Royal Navy ramps up tests of its fleet or drone lifesavers in Portsmouth
ROBO-rescuers have flown into action to help save Royal Navy sailors from drowning.
Remotely-piloted drones have been put through their paces during a series of hi-tech man overboard drills.
The state-of-the-art pieces of kit – currently being tested by navy tech in Portsmouth – can be used to locate sailors who fall into the water.
But vitally, the heavy-lift Minerva drones can hover above the sailor and drop life-saving equipment until rescuers arrive.
Over the past few months members of NavyX – the Senior Service’s special tech team – have been carrying out tests at both the Royal Navy’s Diving School at Horsea Island, Portsmouth, and at sea on a civilian boat.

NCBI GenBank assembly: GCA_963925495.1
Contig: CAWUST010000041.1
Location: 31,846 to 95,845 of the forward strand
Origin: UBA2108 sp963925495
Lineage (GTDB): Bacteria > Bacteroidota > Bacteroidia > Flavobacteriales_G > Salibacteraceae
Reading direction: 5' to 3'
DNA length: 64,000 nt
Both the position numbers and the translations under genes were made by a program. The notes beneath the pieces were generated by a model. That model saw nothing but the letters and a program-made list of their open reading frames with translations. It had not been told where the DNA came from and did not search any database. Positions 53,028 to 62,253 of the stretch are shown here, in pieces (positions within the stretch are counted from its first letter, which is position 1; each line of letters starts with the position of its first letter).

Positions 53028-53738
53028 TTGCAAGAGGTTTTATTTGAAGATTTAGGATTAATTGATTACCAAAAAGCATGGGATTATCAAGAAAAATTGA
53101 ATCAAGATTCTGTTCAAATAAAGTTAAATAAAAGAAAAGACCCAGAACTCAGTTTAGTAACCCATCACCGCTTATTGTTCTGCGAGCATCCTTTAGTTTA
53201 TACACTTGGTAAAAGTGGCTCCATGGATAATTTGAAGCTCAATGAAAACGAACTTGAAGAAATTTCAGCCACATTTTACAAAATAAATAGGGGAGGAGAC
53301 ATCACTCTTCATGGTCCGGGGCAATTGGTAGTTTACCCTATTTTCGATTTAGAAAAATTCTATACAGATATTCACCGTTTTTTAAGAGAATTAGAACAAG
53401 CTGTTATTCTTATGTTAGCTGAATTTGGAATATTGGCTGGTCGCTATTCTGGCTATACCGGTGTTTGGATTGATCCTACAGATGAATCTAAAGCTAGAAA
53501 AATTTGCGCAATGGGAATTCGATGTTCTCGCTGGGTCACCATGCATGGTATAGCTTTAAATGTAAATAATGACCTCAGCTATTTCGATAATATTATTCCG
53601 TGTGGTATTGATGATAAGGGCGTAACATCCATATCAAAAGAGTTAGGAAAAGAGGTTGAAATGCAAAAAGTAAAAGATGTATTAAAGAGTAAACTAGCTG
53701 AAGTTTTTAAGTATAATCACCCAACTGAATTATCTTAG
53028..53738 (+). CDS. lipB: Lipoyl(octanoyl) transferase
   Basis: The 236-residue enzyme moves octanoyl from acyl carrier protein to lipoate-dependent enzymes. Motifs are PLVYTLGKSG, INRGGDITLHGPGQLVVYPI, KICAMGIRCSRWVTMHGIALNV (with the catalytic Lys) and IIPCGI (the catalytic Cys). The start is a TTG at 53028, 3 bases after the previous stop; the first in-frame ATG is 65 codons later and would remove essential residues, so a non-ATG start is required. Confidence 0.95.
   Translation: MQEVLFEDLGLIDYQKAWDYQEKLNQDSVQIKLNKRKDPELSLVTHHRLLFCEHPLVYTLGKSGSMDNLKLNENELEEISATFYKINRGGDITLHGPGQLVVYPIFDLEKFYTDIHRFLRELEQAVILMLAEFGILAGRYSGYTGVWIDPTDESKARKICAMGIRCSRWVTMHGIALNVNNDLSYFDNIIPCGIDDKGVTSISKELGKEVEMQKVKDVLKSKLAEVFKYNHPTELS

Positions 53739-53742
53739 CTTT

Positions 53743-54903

First a Minerva T-150 drone was successful in locating a dummy in the water at Horsea Island, deploying a test package which could one day contain a life raft and hovering above the dummy to signpost their location.
Royal Navy crews perform extensive ‘man overboard’ drills, ensuring they can quickly and effectively rescue anyone at sea.
But it’s hoped the introduction of drone rescue bots will mean help in increasing the chance of quickly finding and saving sailors when they fall.
The drones could be armed with thermal imaging cameras making it easier to pick out stranded sailors at sea and would hover above its target until rescue boats arrive.
For the past 18 months, the Senior Service has been ramping up it’s testing of drone kit.
Recently, a drone spy boat has been carrying out tests in the Solent.
Other drones have taken to the skies, too, with the Royal Marines during training operations in Norway and Cyprus, where they were used to deliver ammunition and other supplies to Commandos on exercise.
Aircraft carrier HMS Prince of Wales has previously been earmarked as a testing ground for future naval drone tech.